Cybersecurity workers needed to protect Australian businesses

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Cybercrime is a big issue for modern businesses, and many Australian organisations are struggling to find enough specialists with the right expertise, Consequently, IT security workers are in high demand across the country, and more action must be taken to close the skills gap. What is being done to improve the IT recruitment landscape and ensure employers are able to source the candidates they need?

Many businesses value real world experience over qualifications in their cybersecurity professionals.

The changing demands of cybersecurity

Not only are there not enough cybersecurity specialists to go around, but many of these IT professionals currently do not have the experience and certifications needed to combat cyberthreats and keep businesses protected. According to research from IT governance association ISACA, 37 per cent of employers worldwide report finding less than a quarter of job applicants have suitable cybersecurity expertise. In addition, there is a significant misalignment between what employers require and what technology candidates have to offer, making the skill gap more pronounced than ever.

"The survey underscores a fundamental disconnect between employer expectations and what candidates can actually bring to the table," said the CEO of ISACA Matt Loeb. 

"Employers are looking for candidates to make up for lost time, but that doesn't necessarily mean a significant academic investment. Many organisations place more weight on real-world experience and performance-based certifications and training that require far less time than a full degree program."

In Australia, the government is taking urgent action to close the cybersecurity skills gap and ensure the country has the talent it needs to stay protected and competitive in the long term. In late 2016, the government approved the setup of the Academic Centres of Cyber Security Excellence, which aims to grow Australia's cybersecurity workforce and produce graduates with the expertise to thrive in today's challenging IT landscape.Growing Australia's cybersecurity workforce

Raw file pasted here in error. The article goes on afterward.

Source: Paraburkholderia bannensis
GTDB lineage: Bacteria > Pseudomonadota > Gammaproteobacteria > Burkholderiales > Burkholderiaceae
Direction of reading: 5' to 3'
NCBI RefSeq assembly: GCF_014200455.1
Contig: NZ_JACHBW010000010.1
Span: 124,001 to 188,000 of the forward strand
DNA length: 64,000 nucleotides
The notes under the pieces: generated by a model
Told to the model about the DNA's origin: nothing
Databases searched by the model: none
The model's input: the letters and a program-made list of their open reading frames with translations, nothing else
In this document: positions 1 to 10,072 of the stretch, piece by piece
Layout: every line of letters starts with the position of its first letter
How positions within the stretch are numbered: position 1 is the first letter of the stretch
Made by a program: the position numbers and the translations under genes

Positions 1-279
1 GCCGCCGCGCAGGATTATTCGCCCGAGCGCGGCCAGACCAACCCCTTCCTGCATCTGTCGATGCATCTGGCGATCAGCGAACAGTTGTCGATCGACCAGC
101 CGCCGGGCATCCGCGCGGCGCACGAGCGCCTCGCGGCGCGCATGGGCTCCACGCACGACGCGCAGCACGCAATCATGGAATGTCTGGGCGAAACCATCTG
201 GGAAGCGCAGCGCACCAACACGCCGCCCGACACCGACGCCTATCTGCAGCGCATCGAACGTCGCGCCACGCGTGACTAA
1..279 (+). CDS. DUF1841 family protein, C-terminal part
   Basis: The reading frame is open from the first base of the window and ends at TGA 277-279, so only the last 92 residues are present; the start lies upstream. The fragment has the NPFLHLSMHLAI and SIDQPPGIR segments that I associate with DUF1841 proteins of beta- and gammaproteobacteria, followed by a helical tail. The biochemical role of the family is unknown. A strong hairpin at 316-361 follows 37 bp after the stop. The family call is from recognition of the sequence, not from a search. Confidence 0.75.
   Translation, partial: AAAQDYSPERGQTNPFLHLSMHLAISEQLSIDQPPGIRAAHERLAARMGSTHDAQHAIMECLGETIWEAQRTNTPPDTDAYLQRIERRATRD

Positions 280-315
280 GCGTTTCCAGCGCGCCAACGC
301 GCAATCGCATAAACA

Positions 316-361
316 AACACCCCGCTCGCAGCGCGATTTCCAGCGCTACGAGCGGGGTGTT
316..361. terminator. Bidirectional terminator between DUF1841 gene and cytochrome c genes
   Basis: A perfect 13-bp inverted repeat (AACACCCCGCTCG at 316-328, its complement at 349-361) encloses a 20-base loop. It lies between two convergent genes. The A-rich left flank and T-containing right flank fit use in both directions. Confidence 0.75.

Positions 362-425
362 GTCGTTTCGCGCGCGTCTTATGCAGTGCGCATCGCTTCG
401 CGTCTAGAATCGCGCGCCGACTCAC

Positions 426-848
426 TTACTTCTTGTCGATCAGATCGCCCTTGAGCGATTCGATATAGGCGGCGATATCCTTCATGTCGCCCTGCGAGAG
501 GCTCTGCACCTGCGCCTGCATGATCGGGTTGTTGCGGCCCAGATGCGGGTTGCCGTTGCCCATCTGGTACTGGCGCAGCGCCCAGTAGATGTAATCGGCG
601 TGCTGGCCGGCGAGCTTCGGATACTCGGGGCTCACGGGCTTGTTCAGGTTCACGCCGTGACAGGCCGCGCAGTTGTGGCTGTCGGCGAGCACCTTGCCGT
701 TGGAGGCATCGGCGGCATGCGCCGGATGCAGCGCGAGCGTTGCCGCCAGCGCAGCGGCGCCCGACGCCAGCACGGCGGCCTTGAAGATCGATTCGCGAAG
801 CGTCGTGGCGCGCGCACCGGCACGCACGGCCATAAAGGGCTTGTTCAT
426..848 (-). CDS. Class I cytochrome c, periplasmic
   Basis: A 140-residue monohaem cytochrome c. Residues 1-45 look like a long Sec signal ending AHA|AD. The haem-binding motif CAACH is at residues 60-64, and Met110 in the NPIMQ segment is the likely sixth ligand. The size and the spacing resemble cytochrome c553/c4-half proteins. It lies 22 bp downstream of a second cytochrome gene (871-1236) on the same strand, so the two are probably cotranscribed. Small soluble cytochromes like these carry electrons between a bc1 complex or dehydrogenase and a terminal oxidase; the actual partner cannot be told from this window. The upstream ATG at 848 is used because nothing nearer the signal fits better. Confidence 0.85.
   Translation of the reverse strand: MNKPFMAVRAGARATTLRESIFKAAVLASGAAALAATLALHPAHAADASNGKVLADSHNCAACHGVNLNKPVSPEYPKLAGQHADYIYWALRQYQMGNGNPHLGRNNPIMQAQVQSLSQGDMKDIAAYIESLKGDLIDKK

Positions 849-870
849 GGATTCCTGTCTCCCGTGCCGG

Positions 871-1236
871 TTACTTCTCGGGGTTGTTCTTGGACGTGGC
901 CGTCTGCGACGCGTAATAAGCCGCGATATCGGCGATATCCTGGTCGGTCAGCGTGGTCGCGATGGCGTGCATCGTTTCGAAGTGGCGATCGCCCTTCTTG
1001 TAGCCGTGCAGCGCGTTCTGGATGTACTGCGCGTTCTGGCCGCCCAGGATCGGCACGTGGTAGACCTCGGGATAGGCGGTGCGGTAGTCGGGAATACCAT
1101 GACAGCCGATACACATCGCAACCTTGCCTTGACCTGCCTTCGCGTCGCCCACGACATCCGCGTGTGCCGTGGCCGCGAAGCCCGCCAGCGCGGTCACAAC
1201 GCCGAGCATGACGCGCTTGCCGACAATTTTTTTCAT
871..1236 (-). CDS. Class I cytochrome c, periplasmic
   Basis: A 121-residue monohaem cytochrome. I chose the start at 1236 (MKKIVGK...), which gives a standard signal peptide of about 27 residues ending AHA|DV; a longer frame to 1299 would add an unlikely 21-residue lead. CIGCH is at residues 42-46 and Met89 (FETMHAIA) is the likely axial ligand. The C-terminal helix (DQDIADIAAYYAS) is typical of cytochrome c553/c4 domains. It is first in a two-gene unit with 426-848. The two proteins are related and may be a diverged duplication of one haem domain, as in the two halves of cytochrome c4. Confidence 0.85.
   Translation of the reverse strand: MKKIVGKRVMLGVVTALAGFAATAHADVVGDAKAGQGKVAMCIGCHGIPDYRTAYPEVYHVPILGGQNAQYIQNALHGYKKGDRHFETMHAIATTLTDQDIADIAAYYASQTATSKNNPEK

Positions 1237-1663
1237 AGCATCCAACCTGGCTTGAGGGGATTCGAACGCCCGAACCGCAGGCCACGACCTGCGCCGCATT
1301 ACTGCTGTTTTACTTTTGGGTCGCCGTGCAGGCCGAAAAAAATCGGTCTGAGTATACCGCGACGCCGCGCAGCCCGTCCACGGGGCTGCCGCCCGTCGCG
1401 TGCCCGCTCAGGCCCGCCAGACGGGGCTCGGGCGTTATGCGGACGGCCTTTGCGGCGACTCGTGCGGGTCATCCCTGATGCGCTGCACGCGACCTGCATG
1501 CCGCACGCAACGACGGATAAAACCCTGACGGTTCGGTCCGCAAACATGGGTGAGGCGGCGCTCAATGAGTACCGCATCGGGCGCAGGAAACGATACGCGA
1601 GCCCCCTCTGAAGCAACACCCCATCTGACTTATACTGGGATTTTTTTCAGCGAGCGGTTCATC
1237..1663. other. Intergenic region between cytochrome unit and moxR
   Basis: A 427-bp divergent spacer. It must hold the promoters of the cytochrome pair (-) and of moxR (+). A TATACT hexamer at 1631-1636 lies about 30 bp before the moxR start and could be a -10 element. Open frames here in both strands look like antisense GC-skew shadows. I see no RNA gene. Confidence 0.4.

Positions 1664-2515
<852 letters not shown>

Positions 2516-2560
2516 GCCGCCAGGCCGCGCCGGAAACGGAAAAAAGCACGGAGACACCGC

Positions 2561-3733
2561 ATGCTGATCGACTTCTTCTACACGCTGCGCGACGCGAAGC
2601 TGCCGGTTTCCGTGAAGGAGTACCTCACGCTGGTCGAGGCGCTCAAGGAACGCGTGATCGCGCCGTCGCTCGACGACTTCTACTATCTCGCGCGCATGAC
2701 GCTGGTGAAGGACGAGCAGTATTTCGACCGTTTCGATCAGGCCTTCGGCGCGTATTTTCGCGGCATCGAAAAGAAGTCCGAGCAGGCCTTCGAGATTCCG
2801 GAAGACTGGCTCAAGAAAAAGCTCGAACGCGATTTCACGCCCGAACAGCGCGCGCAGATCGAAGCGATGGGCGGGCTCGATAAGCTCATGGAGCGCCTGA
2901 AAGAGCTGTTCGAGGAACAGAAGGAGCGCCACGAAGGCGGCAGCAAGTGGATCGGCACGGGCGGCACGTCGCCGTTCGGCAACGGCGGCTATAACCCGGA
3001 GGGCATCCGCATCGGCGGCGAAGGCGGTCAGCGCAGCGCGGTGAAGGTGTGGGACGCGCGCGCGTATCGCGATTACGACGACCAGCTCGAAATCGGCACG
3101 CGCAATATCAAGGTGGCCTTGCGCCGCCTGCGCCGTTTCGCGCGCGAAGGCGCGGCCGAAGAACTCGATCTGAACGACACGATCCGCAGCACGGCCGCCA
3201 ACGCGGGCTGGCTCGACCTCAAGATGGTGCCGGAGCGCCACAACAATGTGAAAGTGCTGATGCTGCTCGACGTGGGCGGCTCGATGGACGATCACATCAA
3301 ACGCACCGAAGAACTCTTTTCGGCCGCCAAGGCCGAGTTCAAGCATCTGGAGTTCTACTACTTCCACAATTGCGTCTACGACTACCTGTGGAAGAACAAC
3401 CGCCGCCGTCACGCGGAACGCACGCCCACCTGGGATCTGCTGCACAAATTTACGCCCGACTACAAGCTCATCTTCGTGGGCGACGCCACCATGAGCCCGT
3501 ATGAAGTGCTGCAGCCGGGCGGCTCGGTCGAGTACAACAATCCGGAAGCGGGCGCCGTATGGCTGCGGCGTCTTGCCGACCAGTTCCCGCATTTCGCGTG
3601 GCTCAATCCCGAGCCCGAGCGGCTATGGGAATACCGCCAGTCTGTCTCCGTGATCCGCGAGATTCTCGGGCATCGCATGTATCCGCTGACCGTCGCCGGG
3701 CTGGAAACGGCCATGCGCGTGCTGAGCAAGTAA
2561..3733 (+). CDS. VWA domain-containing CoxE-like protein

"The Turnbull Government has committed $3.45 million to help address Australia's shortage of skilled cybersecurity professionals via the establishment of Academic Centres of Cyber Security Excellence, to ensure they are effectively meeting our country's future needs," said Simon Birmingham, the Minister for Education and Training.

"Ultimately our Academic Centres of Cyber Security Excellence will help ensure our students are ready to enter the workforce, upskill executives and government professionals and make our research highlight Australia as a leader in the field."

As newly-equipped cybersecurity experts start to filter into the Australian workforce, employers will be able to source the best possible professionals to keep their businesses secure by working with an experienced Sydney recruitment agency.

By Fabian Virgies